Addiction is a major issue in the United States. An estimated 20.4 million Americans age 12 or older (7.4%) experienced addiction in the last year.1 However, in 2019, only 4.2 million people (1.5%) received some type of care and only 2.6 million people (1%) received specialized addiction treatment.1
Treatment can be expensive, and many people struggle to pay for care. Lack of insurance coverage can also make it difficult to access treatment. In 2019, 20.9% of people cited this issue as the reason they weren’t able to get the treatment they needed.1 Fortunately, there are free addiction treatment options that can make care accessible through government-funded treatment facilities, non-profit rehab centers, and faith-based organizations.
What Are Free Rehab Facilities?
Free rehab facilities provide services to people who need addiction treatment but cannot afford it. These facilities can offer a spectrum of services, ranging from detoxification alone through inpatient treatment. The programs are commonly funded through the federal and state governments, donations, and grants.2
The federal government sets aside money for addiction treatment, and various agencies within the government provide funding as well.2 States are also given the discretion to apply these funds and state funds as they see fit.2,3 Charitable donations can be provided at any time to facilities.
Many facilities will work with people who are unable to afford treatment by helping them apply for insurance or adjusting treatment costs according to income.3 In 2019, sliding scale payments were accepted by 58% of all treatment facilities, while low-cost or free treatment was available at 45% of all treatment facilities.4 Some facilities may offer scholarships or grants that can make it possible to attend private addiction treatment centers.3
How Do I Find Free Rehab Centers?
If you are looking for a free rehab center, the Substance Abuse and Mental Health Services Administration offers the Behavioral Health Treatment Services Locator. This tool allows you to search for a facility by location and narrow the search based on the type of program, services offered, payment options, and a variety of other options.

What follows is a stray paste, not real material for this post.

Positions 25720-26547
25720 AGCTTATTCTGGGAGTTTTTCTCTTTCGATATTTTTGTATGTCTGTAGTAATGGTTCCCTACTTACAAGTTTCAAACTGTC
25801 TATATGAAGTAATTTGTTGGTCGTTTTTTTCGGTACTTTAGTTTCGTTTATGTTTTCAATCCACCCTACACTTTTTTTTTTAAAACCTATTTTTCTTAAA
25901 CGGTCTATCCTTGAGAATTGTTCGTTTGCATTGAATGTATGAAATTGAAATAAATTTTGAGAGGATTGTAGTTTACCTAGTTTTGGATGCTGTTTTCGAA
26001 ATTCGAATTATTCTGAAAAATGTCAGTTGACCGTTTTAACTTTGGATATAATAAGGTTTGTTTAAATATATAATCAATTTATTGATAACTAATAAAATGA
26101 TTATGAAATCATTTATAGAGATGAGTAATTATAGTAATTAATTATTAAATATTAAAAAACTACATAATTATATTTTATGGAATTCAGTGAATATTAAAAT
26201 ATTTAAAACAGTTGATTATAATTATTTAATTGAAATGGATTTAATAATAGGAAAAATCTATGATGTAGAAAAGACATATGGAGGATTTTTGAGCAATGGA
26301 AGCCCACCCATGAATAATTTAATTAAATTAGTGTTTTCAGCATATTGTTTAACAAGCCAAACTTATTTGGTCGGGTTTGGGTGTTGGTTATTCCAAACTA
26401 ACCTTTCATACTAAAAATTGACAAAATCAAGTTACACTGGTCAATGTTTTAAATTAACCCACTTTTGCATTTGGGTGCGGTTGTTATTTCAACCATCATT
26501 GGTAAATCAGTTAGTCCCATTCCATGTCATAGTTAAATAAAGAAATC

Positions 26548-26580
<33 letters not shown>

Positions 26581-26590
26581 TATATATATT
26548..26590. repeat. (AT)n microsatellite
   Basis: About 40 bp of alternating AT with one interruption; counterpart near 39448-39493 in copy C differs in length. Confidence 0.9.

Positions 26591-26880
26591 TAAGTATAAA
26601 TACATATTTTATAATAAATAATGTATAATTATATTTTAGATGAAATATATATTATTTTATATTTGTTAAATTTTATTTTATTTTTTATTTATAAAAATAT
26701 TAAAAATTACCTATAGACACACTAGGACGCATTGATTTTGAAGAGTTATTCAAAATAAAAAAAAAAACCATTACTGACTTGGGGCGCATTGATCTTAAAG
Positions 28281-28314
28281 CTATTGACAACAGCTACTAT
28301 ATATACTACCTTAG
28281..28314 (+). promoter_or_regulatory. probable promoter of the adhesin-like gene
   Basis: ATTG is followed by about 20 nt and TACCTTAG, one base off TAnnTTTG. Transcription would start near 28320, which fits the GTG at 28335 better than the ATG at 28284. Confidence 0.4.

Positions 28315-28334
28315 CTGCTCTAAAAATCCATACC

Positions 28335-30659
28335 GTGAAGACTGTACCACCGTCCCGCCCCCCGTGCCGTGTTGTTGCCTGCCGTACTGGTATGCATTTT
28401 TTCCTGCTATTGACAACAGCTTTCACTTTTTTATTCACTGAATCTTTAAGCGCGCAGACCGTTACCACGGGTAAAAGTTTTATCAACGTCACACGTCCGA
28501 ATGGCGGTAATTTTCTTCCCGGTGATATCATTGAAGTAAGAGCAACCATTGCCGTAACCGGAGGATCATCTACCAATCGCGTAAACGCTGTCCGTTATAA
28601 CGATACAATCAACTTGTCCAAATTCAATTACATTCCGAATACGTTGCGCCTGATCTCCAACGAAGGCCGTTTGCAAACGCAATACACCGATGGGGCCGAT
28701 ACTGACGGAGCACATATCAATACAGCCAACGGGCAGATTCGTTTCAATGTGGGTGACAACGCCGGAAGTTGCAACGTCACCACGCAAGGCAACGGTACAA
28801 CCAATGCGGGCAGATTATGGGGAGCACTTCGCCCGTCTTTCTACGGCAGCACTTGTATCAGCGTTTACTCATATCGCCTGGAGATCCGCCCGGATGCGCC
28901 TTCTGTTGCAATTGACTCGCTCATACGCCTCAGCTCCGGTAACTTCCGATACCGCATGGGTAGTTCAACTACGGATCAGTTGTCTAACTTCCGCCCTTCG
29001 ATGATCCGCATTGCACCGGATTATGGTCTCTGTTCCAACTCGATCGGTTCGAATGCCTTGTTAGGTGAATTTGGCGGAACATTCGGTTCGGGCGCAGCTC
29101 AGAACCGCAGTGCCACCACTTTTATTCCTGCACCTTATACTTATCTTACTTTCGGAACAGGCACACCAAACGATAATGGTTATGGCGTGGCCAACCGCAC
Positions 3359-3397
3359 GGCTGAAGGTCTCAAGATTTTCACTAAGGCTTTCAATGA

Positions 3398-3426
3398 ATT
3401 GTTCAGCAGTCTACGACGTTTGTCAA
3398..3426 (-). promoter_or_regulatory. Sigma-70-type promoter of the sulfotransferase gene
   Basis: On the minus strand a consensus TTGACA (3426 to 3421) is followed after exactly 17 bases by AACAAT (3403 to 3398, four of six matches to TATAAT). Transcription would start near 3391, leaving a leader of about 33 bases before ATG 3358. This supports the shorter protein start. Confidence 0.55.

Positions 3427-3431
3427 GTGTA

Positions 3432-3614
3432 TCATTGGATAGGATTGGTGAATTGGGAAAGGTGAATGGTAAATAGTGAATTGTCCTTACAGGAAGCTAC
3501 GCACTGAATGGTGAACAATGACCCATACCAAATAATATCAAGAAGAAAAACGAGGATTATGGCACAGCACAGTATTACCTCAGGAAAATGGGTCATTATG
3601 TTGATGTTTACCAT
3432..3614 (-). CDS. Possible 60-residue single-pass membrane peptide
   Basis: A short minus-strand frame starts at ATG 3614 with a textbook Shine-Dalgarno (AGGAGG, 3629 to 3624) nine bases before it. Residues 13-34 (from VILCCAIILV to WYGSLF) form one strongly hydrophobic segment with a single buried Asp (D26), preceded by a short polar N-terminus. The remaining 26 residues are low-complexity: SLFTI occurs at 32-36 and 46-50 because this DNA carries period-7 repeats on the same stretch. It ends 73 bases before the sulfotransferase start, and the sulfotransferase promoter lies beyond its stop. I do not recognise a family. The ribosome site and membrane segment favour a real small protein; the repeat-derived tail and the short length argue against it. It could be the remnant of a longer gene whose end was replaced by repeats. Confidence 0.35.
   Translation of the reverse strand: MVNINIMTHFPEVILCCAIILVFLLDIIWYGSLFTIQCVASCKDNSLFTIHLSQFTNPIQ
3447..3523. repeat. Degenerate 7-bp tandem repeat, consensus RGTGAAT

Substance abuse services are handled differently in each state.2 The online directory of single state agencies for substance abuse services provides contact information for each state agency that offers treatment services. It can be a valuable resource for people with low income or those who do not have health insurance. State agencies can offer information about government- and state-funded facilities where you may qualify for low-cost or free treatment. You can find this information here.
Finding State-Funded Free Rehab Programs
To receive low-cost or free rehab for drug or alcohol addiction at a state-funded rehab, you must meet specific state and local government criteria. You may be asked to provide information and documentation about:3
- Citizenship status.
- Family size.
- Lack of health insurance.
- Residency within the state where you are seeking treatment.
Why Wait for Addiction Treatment?
Lack of health insurance and the prohibitively high cost of treatment is a major factor in preventing people from accessing treatment. Thus, the demand for state-funded rehab facilities is very high, with a limited number of spots available.
Long wait lists are common.5,6 It can take weeks or even months to get into a program.5,6 Unfortunately, the longer a person waits to get into a treatment program, the greater the likelihood that they will drop out before being admitted.5
What Are Faith-Based Rehab Programs?
Faith-based rehab programs incorporate religious and spiritual beliefs into their treatment philosophy.7 These programs may be associated with specific religions, generalized religious beliefs, or a sense of spirituality.7 Program requirements vary, but individuals may be expected to participate in prayer and meditation.7
Facilities associated with specific religious belief systems may require participants to attend religious services and Bible study, participate in penance, confess sins, adhere to specific dress codes and dietary laws, or be separated from participants of the opposite sex.7 Local religious organizations may be able to provide information on finding or getting into a faith-based rehab facility and may offer financial aid for traditional rehab programs.